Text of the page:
• A writer was interviewing a young executive who hoped to appear on the cover of a local trade magazine. He was very professional and polished, seeming to know exactly what to say to every question. When asked how many hours a week the young executive worked, he admitted to being the most dedicated one in the firm, averaging approximately 120 to 130 hours a week. Later on in the interview when asked what was most important to the young executive, he responded, "Oh, definitely my family!"

By Debi Siegel

Honesty Is the Best Policy

My friend was being interviewed for a retail position at Kohl's. The final interview process included all of the potential applicants to have a group interview. They were asked a series of questions as the human resources supervisor went around the room from person to person. When they got to my friend they asked her what she would do if she were to catch one of her friends stealing merchandise from the store.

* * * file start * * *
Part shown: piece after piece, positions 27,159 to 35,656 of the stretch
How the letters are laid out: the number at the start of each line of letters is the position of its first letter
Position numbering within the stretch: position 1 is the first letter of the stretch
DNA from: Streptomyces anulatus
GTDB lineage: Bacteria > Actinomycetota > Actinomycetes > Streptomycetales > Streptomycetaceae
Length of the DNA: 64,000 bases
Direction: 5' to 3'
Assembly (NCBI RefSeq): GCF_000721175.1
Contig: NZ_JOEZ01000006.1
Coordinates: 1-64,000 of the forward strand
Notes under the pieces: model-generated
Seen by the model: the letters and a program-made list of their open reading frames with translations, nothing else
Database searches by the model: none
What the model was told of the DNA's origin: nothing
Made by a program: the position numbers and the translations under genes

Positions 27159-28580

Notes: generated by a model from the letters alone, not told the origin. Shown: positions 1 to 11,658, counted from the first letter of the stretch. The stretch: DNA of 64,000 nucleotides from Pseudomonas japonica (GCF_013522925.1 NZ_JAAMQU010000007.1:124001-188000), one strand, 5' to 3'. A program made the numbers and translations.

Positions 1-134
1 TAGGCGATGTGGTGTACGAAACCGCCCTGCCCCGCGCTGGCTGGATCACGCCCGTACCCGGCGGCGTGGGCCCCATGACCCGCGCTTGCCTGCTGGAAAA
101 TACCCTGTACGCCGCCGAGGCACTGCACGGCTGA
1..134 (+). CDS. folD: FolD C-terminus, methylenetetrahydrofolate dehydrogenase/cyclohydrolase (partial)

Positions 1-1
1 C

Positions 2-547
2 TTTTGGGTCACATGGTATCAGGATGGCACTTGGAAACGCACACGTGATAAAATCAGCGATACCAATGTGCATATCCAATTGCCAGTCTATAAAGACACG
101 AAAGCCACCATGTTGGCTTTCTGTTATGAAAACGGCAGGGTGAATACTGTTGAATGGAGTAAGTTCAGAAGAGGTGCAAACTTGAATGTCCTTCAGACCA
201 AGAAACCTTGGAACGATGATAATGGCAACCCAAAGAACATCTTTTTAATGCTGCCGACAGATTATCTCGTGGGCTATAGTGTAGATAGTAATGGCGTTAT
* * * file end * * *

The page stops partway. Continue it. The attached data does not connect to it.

Her response was, "Well, that depends."

The supervisor replied, "Depends on what?"

She said, "Well, if the person was poor and was stealing food or something they needed for their children, then no, I would have to say I would not rat them out."

The employer was so appalled he pulled her from the group, taking her into the hallway and privately asking her why she had responded the way she did. Her response? "I am an honest person at heart, you asked me and I gave you my honest answer. I would not turn someone in that was truly desperate to feed his children or clothe his children, but if it were some punk off of the streets, then yes, I would radio security immediately."

The supervisor looked seriously puzzled, not knowing what to think of her answer, then shook her hand, and thanked her for her time.

She thought she really blew that interview until the next day, when she got a call telling her she had been hired. The supervisor explained he had thought over what she had said and anyone that was brave enough to give a bold statement like that must truly be honest and loyal!

By Amanda

What Would Your Perfect Job Be?